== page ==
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February 19, 2008

Wait 'Til Next Year

Other Programs to Follow

by Bryan Smith

Many of us have already began rejoicing that baseball is back, in as much as pitchers and catchers reporting represents the return of baseball. But this Friday baseball will be back in another sense, as the college baseball season's uniform start date will see almost an entire nation's worth of universities hit the field for the first time. Since the New Year, we have gone over the nuances of the college game, the changes it will undergo, the players likely to be the most dominant, and we have gone through the teams themselves. After looking at the 2007 Omaha teams and then reviewing last year's next-best teams last week, I wanted my last pre-season college piece to review 16 more teams that could make some noise in 2008. It's a mix of good programs and underrated programs.

Baylor (2007 Record: 35-27): This team that has a real chance to be very, very good. Mostly, that's the product of coach Steve Smith and recruiting coordinator Mitch Thompson's string of three very good years. This team is high on talent, both defensively--with Beemer Weems at short and Dustin Dickerson at first--and offensively, assuming that the very talented Aaron Miller begins his ascent this spring. But their best asset might be their mound potential, where you'll find a personal favorite, Kendal Volz, and also big recruit Shawn Tolleson (returning from injury), and Wade Mackey, one of the Bears' best a year ago. Although 2009 might be Bears' better season, if this squad's sophomores can step up, they won't waste Weems' last year at short.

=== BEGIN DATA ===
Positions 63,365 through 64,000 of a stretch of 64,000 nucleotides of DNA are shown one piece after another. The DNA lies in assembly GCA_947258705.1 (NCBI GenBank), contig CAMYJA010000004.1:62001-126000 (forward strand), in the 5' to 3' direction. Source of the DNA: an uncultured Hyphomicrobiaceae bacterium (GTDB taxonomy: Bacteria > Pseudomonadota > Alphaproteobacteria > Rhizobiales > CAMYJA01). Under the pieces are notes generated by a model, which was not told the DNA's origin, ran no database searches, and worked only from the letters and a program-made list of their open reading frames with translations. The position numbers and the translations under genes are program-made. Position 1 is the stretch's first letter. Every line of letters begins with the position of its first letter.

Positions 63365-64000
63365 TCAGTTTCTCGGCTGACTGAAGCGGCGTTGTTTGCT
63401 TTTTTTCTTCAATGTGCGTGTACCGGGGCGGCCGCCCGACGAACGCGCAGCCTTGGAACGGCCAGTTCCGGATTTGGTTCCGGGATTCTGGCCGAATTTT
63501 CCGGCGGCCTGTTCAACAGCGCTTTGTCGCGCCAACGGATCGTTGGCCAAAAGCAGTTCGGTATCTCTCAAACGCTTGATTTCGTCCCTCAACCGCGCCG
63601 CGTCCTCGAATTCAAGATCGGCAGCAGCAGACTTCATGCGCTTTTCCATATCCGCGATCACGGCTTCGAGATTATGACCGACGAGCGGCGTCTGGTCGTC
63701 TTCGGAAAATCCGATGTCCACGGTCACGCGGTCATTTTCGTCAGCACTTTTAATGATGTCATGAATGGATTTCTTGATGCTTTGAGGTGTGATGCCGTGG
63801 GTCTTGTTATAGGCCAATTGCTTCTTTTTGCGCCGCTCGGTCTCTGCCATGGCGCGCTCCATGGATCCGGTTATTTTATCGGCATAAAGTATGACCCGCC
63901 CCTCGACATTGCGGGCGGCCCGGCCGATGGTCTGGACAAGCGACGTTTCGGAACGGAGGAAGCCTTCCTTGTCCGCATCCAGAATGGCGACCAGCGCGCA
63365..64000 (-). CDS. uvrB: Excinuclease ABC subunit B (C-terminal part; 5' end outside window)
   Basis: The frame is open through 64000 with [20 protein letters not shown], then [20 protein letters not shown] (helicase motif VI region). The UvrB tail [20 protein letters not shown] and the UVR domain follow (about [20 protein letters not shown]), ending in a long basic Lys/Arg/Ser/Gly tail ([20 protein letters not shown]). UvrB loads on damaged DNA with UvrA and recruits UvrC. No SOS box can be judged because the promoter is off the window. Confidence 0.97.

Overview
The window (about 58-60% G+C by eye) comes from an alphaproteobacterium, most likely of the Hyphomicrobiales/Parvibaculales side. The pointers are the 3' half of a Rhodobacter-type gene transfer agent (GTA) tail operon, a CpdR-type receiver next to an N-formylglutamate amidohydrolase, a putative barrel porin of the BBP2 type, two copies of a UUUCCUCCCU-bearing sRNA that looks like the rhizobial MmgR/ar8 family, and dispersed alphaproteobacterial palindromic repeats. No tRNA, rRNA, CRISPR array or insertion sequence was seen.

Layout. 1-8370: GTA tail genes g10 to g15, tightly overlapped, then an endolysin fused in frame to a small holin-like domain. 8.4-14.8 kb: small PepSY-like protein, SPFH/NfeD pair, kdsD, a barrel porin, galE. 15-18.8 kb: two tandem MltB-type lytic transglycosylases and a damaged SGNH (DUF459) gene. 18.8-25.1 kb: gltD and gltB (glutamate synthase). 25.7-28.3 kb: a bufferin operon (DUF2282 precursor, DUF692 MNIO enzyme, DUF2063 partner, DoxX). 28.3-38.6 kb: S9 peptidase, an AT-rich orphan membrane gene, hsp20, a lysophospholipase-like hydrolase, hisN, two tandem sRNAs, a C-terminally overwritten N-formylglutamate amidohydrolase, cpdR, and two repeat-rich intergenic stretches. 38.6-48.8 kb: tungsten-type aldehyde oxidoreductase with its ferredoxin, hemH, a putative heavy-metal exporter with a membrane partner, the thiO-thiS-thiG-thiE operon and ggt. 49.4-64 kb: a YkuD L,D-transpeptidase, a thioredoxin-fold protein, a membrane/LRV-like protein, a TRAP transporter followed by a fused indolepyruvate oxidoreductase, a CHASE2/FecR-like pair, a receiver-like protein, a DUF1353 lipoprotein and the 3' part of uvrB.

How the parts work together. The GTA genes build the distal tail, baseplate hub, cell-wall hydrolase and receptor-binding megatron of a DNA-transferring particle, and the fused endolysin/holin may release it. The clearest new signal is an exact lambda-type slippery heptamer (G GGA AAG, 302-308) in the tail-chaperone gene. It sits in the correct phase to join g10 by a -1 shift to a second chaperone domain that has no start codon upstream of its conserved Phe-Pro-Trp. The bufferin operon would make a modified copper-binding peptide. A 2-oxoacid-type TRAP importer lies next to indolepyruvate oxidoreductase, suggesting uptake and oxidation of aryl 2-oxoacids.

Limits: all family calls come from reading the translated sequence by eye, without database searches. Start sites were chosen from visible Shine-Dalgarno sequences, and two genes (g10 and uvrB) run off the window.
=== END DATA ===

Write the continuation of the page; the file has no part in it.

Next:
Creighton (45-16): Watch out for the Bluejays this spring, because they are certainly going to be able to pitch. Start with Pat Venditte, who famously pitches with both arms, and did so to the tune of a 1.88 ERA last season. Also back will be a trio of weekend arms that combined for over 200 innings a year ago. Like so many Midwestern teams, the question is: will they slug? While the return of Darin Ruf is a good sign, the other power sources on last year's team are gone. While they'll remain patient and their pitching will keep them in games, here's betting that Creighton is undermined by not scoring enough runs on Regional weekend.

East Carolina (40-23): For the Pirates, the key will be the development of their new pitchers. Gone are weekend regulars Dustin Sasser and Josh Dowdy, but coming in are two big transfers, former North Carolina pitcher Matt Cox and former Auburn recruit Justin Bristow. If those two can pitch, they'll make for a nice weekend rotation with returning ace T.J. Hose. The biggest loss, however, might be closer Shane Mathews, though Brett Butts and Bailey Daniels will attempt to continue to shut things down in the late innings. The offense promises to be fine, with only two big losses and a lot of returning power and speed.

Fresno State (38-29): There's many that believe a trip to Omaha is as easy as 1-2-3 good starters. If so, the Bulldogs should be considered a contender, because coach Mike Batesole can put his weekend rotation up against anyone's. Lefty Justin Wilson is a fantastic college ace, and they really think highly of 6'4" Tanner Scheppers, a former shortstop with great arm strength. Clayton Allison, the Sunday pitcher, threw 108 innings last season. Offensively the return of Steve Susford, Eric Wetzel, and Tom Mendonca make for good news, but the lineup's incoming freshman need to step up if the Bulldogs are going to score runs in support of the veteran staff.

Georgia (23-33): Last season was extremely disappointing for Dave Perno and his staff, as the Bulldogs struggled both at the plate (slugging only .399) and on the mound (posting a 4.66 ERA). So what does Perno do to fire up the troops? How about scheduling the first two opening weekends against top ten teams: Arizona at home in just three days, and Oregon State away at the end of February. It will be a great test for a team looking to make the most of their final season from shortstop Gordon Beckham, ace Trevor Holder, and closer Josh Fields. I do think they will pitch well enough, with freshman Justin Grimm and sophomore Ryan Wooley taking on larger roles, but the key will be generating offense, for which a whole new batch of faces will be largely responsible.